Episode III: Safe Death and Perfect Revenge

The skip jolted. Keyinde didn’t complain. Three days’ travelling from Nigeria Quarter. Keyinde didn’t complain. The skip stopped, the Emeralds stripping the carriages for batas, dùndúns, and other ways of conspiratorial communication. Didn’t complain, even as he starved for three days. Just chewing his niccos and staring, sleeping. Or, blinking, he’d gaze in Cyrus’ direction.
Day three. Cyrus huffed, looking to Keyinde, who stared at the empty chair in front, still, fiddling his thumbs.
—Keyinde, you’re kkkilling yourself … —
Drawing out the ‘k,’ spittle clung to his tongue and barred teeth. Keyinde still refused the water. The food. The very air.
— … You must live. For better Ọṣun and Payu and … and everybody. Life … Reality must win—
Then Cyrus rubbed the metal point that jutted outward where a chin should be, watching Keyinde’s gaze. A light flickered overhead, catching the colour in Keyinde’s eyes. He breathed in, then muttered.
—At the next stop, we’ll go back. Forget the revenge. Forget my contract. It was wrong of me to pull you away. We’ll bury them. Make offers to Ọya. We will … will go back—
Keyinde shook his head, slowly back and forth, his sight on the empty seat in front.
A long drawn out ‘n.’ Keyinde’s head shook more, whipping, his eyes shivering, quaking, his sight boring into Leech and flesh alike; that head was rigid, fixed upon Cyrus.
—Why not?—
—Because dis be no safe. Dis bbee nnoo safe! My family be dead, and dat be true. Dis be no false environment—
—And we’ll go back—
Keyinde grappled Cyrus’ shoulders, throwing him back and forth, squeezing his fingers, knuckles cracking, arms shaking.
—No. No far. Too much. No Nigeria for Keyinde o. Abeg. You better get your revenge, or you killed Ọṣun for nothing. I will get you your revenge, or dis was all for nothing, and I go land you big slap, strong head, o—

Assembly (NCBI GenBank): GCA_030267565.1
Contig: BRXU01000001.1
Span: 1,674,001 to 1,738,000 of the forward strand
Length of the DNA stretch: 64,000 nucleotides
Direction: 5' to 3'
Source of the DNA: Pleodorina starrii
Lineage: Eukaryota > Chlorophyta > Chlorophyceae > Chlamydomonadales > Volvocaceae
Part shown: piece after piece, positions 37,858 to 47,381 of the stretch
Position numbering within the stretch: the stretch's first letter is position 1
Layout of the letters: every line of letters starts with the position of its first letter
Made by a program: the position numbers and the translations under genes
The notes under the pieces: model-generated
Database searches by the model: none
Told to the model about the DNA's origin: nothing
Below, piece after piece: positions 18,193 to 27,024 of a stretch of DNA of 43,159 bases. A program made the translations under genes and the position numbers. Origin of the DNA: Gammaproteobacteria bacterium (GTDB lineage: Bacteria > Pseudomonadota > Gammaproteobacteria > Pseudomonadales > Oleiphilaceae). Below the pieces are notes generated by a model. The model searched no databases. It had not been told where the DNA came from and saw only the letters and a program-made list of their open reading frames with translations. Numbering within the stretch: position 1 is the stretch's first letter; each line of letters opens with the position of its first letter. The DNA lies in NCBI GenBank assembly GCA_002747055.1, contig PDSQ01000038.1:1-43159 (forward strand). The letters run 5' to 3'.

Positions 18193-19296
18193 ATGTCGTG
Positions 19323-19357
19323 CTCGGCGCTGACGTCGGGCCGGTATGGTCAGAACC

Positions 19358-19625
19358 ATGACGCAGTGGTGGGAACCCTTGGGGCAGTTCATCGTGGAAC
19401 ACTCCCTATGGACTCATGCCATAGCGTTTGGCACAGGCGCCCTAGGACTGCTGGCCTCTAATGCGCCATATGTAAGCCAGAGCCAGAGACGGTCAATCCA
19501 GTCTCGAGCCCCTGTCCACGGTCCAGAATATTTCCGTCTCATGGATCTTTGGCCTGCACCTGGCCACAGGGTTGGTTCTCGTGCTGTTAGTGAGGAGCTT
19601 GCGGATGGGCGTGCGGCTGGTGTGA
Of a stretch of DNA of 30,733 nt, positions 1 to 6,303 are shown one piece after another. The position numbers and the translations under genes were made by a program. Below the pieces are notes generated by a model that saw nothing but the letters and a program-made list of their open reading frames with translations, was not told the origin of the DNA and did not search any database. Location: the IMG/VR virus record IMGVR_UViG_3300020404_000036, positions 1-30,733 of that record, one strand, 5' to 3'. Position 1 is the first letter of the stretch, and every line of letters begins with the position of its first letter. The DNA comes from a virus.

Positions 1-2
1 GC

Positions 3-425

Cyrus blinked, aback, face flushed, his throat tight, but his eyes empty of tears. The carriage jolted, then the skip’s screens in the walls shone: they’d passed through the Madin Mountains. Nearly a third of the way down The Line.
A screen shone beside them.
—Velcome to New Munich: zhe beacon of zhe future, and zhe people of progress!—
—Watin na here Germany Quarter?—
—You remember my dead friend, Anselm? The one who makes … machines. like De Machine?—
—Makes? Still? But he be dead, no?—
Cyrus smiled. But Ethané’s gun never felt so heavy in his pocket, a single bullet in the chamber.

New Munich slept. Cyrus’ footsteps echoed. Keyinde’s trampled behind. At one end of New Munich, glancing down to the very other end—the border with Little Liechtenstein—the pair saw the pedestrian level’s entire kilometre length. A careful step resounded here and there, a couple strolling past, the knick of their stick cutting the quiet before their gentle steps receded to another elevator shaft.
Then nothing but eerie quiet. Again.
—Where be dis dead friend ot you?—
—I don’t like this quiet, Keyinde—
An elevator banged down to the pedestrian level, a man sauntering out, eyeing the pair and murmuring.